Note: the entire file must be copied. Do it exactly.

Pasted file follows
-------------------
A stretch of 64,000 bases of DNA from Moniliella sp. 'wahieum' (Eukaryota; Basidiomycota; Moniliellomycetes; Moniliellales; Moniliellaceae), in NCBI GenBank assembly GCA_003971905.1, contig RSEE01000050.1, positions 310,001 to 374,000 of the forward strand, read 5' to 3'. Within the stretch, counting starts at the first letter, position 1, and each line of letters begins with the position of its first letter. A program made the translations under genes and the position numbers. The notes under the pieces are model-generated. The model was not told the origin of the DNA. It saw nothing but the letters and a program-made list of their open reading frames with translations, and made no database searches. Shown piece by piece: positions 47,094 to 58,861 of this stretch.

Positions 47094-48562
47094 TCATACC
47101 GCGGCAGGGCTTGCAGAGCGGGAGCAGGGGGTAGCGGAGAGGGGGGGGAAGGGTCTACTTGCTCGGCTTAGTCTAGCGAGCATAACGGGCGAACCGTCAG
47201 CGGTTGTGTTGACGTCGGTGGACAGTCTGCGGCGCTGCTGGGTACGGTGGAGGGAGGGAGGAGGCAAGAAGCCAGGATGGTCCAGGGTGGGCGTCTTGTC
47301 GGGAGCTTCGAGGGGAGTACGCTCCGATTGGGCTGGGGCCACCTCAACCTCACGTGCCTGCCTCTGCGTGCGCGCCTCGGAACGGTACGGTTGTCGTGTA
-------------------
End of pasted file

A stretch of 64,000 bases of DNA from Moniliella sp. 'wahieum' (Eukaryota; Basidiomycota; Moniliellomycetes; Moniliellales; Moniliellaceae), in NCBI GenBank assembly GCA_003971905.1, contig RSEE01000050.1, positions 310,001 to 374,000 of the forward strand, read 5' to 3'. Within the stretch, counting starts at the first letter, position 1, and each line of letters begins with the position of its first letter. A program made the translations under genes and the position numbers. The notes under the pieces are model-generated. The model was not told the origin of the DNA. It saw nothing but the letters and a program-made list of their open reading frames with translations, and made no database searches. Shown piece by piece: positions 47,094 to 58,861 of this stretch.

Positions 47094-48562
47094 TCATACC
47101 GCGGCAGGGCTTGCAGAGCGGGAGCAGGGGGTAGCGGAGAGGGGGGGGAAGGGTCTACTTGCTCGGCTTAGTCTAGCGAGCATAACGGGCGAACCGTCAG
47201 CGGTTGTGTTGACGTCGGTGGACAGTCTGCGGCGCTGCTGGGTACGGTGGAGGGAGGGAGGAGGCAAGAAGCCAGGATGGTCCAGGGTGGGCGTCTTGTC
47301 GGGAGCTTCGAGGGGAGTACGCTCCGATTGGGCTGGGGCCACCTCAACCTCACGTGCCTGCCTCTGCGTGCGCGCCTCGGAACGGTACGGTTGTCGTGTA